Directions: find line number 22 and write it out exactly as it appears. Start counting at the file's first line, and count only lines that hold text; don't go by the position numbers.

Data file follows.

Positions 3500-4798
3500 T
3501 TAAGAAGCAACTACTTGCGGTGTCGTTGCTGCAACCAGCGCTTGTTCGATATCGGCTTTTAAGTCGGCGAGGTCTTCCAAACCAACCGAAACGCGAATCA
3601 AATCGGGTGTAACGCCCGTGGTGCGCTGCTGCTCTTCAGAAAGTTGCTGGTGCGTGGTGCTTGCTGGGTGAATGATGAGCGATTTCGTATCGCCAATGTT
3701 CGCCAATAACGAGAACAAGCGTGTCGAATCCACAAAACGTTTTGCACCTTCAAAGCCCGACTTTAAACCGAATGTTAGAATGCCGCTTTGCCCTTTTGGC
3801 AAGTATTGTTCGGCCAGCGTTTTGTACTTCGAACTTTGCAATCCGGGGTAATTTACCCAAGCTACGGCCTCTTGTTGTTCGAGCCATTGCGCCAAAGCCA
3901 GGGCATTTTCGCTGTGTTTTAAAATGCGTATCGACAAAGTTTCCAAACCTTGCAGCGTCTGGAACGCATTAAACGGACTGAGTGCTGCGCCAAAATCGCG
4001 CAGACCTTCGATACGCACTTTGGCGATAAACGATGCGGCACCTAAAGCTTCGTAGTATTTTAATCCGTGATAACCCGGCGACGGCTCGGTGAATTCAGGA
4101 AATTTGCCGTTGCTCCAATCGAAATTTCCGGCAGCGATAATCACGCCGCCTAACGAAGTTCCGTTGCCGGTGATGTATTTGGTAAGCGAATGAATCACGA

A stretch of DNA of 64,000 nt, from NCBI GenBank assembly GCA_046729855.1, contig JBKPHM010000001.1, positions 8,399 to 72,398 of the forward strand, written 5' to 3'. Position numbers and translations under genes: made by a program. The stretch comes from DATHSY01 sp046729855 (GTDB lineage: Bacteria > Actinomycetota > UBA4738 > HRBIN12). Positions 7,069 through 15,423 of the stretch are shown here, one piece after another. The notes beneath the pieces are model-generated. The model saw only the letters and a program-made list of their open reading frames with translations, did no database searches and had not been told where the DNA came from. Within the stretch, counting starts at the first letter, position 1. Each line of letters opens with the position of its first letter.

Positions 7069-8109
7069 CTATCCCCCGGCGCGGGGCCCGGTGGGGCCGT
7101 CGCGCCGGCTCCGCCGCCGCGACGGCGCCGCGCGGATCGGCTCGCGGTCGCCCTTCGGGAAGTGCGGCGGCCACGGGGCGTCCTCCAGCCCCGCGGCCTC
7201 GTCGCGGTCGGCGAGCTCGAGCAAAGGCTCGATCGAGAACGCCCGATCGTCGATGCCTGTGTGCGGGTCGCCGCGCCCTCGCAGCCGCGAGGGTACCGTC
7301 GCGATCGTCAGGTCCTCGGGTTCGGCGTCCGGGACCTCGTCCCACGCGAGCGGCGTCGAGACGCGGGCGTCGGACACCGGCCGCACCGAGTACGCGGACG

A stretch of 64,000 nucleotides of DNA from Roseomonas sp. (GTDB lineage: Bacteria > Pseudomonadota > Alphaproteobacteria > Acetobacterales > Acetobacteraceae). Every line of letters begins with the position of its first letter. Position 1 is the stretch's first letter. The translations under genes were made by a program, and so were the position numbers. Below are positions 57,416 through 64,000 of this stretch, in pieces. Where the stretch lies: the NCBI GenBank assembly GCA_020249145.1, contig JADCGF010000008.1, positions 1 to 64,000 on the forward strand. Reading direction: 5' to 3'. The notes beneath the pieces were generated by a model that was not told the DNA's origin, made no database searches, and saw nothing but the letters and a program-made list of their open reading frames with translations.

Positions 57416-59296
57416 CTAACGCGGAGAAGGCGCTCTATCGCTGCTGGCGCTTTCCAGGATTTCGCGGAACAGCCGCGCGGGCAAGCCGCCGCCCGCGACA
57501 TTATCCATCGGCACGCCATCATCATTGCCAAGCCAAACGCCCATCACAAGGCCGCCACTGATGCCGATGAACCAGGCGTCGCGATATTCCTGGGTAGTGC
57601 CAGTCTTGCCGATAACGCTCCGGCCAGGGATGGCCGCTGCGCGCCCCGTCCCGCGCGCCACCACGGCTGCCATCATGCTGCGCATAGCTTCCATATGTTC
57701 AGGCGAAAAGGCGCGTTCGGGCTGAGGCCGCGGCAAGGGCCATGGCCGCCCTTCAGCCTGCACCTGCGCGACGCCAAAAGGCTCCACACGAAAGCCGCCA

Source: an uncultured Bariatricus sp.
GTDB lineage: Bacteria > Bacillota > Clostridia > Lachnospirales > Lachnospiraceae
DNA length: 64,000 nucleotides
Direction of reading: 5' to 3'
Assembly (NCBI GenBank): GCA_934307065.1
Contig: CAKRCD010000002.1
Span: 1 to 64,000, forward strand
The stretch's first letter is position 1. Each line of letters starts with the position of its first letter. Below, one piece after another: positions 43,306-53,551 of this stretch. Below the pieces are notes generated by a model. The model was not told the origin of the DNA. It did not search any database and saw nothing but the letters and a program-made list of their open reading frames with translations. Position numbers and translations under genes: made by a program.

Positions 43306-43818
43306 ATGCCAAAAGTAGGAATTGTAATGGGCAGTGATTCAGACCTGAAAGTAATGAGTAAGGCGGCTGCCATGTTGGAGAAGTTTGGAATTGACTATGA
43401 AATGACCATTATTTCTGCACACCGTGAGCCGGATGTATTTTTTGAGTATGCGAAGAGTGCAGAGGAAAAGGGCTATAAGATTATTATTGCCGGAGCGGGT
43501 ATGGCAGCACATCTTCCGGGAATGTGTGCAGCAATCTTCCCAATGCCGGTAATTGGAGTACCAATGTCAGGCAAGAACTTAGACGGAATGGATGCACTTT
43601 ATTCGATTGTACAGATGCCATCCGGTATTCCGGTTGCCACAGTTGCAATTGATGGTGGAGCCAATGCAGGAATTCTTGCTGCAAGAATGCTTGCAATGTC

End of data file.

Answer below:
Source: an uncultured Bariatricus sp.